The San Francisco Minstrels were not what we expect when we think of blackface performance—at least, they weren’t what I expected when I first began researching them—for their popularity was based in part on their political satire.  They were satirists who believed that the only possible fodder for a sacred cow was a stick of dynamite, and while they did indeed parody black people, they parodied everyone; they were what John Strasbaugh calls “poly-ethnic offenders” or what Chris Rock terms “equal-opportunity offenders.”  And while some of their routines are ugly with racist underpinnings, other routines question these stereotypes as essential categories, challenging ridiculousness, corruption, and pretension wherever they see it.  A surprising amount of their material has little direct connection to race at all. Known for end-men Charley Backus’s and Billy Birch’s free-wheeling improvisation on current events, the San Francisco Minstrels attracted nineteenth-century audiences in much the same way that Jon Stewart or Stephen Colbert do today:  their satiric spin on current events, politics, and entertainment.

M. D. Landon once quipped that Charley Backus had been “censured by the Speaker of the California Legislature for making fun of his brother members.  This broke poor Charley’s heart and he joined a minstrel company so’s to be where no one would grumble when he indulged in a little pleasantry”[1]   Emma Benedict Shephard remembers that they “always managed to hit the public men or local politics in their questions and answers”[2] and Francis Smith,  that “the San Francisco Minstrels [Hall was] packed on Saturday afternoons with Wall Street brokers, roaring over the personal jokes, those never-to-be-forgotten end-men, Billy Birch and Charley Backus, had prepared for them overnight.”[3]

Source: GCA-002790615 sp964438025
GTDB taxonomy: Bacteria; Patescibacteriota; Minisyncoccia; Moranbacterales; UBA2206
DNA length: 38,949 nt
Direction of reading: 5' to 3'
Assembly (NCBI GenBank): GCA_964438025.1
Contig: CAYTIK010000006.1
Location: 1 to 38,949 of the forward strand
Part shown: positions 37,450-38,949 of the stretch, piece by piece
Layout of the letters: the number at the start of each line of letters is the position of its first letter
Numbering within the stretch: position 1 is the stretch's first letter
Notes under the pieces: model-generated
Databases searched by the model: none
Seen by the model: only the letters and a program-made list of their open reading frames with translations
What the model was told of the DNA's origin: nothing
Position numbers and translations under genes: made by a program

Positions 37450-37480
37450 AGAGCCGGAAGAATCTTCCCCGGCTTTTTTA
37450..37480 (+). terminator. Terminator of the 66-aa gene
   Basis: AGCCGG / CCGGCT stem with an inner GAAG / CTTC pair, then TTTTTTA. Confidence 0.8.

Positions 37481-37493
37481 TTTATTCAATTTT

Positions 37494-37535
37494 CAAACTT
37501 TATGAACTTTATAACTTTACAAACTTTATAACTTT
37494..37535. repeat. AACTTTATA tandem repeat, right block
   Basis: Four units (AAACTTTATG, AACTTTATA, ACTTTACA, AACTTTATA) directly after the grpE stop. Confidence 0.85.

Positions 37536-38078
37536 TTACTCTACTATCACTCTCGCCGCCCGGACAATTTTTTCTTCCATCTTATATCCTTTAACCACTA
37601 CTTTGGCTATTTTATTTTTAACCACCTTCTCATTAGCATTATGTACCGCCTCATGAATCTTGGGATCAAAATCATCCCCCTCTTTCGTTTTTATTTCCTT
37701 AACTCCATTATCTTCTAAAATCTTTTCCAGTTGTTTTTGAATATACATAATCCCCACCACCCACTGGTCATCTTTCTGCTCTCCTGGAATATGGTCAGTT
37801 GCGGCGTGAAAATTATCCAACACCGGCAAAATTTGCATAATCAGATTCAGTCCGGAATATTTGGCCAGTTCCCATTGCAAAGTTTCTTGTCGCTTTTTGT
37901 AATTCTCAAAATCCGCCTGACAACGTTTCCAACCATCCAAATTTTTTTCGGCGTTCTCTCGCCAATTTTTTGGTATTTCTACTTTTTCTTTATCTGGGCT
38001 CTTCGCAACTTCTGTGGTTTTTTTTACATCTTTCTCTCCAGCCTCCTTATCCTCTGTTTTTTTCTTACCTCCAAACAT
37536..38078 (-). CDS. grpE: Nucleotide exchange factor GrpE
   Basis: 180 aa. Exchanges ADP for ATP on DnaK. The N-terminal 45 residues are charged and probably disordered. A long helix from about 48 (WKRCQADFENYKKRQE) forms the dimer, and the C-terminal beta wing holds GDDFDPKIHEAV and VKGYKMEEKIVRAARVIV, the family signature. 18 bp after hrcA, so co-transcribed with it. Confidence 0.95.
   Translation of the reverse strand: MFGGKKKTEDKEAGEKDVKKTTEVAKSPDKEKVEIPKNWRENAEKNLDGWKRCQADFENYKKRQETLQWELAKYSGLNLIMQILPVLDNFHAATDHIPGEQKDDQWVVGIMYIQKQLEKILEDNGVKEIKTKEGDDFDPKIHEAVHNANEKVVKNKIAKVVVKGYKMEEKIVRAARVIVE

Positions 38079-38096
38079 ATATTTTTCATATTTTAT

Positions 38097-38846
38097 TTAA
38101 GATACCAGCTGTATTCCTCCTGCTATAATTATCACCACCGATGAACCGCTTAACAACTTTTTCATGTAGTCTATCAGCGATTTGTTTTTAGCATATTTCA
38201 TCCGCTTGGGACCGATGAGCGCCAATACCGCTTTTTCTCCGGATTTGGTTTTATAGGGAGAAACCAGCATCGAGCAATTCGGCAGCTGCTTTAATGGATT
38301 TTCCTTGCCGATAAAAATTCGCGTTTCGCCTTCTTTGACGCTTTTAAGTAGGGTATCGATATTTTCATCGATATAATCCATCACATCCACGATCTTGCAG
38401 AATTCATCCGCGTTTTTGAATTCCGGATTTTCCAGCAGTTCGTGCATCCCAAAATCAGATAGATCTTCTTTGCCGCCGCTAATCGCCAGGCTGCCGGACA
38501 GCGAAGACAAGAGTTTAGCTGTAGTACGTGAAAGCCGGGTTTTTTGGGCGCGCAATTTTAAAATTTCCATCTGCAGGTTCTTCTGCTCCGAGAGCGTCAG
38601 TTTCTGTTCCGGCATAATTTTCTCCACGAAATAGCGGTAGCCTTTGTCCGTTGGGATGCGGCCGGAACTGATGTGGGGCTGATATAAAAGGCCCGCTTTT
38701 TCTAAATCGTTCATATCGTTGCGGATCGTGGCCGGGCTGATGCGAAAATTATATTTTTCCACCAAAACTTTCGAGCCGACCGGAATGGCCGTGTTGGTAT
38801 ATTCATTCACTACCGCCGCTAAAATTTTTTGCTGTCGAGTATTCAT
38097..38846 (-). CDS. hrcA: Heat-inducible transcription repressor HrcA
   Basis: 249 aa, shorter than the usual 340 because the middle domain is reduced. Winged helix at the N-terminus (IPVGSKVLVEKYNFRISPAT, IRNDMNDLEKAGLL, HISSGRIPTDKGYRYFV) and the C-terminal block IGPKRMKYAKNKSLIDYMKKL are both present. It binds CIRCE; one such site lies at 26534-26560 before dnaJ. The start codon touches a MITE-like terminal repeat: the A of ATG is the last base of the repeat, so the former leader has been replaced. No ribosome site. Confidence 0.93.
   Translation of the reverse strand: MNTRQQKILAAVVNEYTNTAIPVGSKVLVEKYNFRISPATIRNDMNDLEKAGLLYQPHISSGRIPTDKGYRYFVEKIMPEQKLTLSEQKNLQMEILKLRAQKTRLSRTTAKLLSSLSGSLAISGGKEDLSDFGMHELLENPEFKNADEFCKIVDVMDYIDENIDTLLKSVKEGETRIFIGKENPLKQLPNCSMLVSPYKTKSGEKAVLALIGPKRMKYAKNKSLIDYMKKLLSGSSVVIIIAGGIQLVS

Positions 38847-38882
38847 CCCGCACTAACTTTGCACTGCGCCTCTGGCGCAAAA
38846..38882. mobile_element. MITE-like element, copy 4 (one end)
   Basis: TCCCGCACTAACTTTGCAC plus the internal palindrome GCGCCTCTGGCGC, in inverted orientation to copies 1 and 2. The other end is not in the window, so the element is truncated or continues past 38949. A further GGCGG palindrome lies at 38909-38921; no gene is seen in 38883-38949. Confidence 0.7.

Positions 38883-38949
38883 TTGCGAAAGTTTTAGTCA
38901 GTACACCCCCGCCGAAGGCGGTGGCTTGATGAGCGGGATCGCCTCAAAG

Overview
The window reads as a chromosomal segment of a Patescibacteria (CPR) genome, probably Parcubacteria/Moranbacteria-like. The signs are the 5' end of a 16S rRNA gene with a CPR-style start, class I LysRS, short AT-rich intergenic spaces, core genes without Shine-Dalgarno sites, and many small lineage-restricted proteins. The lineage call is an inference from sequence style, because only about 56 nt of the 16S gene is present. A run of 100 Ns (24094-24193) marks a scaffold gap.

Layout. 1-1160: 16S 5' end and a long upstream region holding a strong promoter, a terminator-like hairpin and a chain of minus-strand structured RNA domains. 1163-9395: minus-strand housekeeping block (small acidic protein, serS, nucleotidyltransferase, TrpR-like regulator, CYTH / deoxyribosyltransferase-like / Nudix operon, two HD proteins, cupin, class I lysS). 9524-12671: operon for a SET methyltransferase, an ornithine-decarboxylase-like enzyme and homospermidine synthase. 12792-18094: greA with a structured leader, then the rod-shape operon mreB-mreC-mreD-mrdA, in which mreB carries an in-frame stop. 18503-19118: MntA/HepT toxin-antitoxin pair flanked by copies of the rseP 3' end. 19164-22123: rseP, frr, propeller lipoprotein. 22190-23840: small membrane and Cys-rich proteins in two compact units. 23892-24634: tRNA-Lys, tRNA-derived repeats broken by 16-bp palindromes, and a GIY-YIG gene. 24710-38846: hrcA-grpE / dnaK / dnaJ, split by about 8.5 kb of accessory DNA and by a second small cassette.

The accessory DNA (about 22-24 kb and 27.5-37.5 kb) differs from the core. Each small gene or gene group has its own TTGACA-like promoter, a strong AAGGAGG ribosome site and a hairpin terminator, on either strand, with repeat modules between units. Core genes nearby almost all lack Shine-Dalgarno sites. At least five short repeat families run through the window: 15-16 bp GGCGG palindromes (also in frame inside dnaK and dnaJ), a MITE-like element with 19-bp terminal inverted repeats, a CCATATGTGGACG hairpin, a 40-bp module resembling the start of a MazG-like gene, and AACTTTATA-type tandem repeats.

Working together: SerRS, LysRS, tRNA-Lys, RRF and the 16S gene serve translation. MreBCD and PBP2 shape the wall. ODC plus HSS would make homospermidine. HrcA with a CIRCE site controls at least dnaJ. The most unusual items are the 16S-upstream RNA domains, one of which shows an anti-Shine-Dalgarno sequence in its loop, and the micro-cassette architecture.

Twain famously wrote in Pudd’nhead Wilson’s calendar that “It could probably be shown by facts and figures that there is no distinctly native American criminal class except Congress.”  Charley Backus held a similar view.  When asked if he would like to run for Congress, the blackface actor quipped,  “No, indeed . . . I only have to play the fool a few hours on the stage, at night; but in Congress, I’d have to play that rôle all the time.”[4]  It’s pretty easy to see why Twain enjoyed their performance style.

So when in 1875, Thomas Nast published a political cartoon in Harper’s Weekly that bears the caption, “The Trouble Has Commenced – A Tale of Anxiety,” there is little doubt that his audiences would have gotten the reference.  The cartoon offers a caricature of Congressional debates over proposed Civil Rights legislation.  Congressman John Young Brown of Kentucky was vigorously attacking the Republican efforts to pass the bill during a lame-duck session.  Brown’s remarks got personal, and when Speaker of the House Blaine questioned his intent, Brown replied, “If I was to desire to express all that was pusillanimous in war, inhuman in peace, forbidding in morals, and infamous in politics, I should call it ‘Butlerizing.'”[5]

harpers the trouble has commenced nast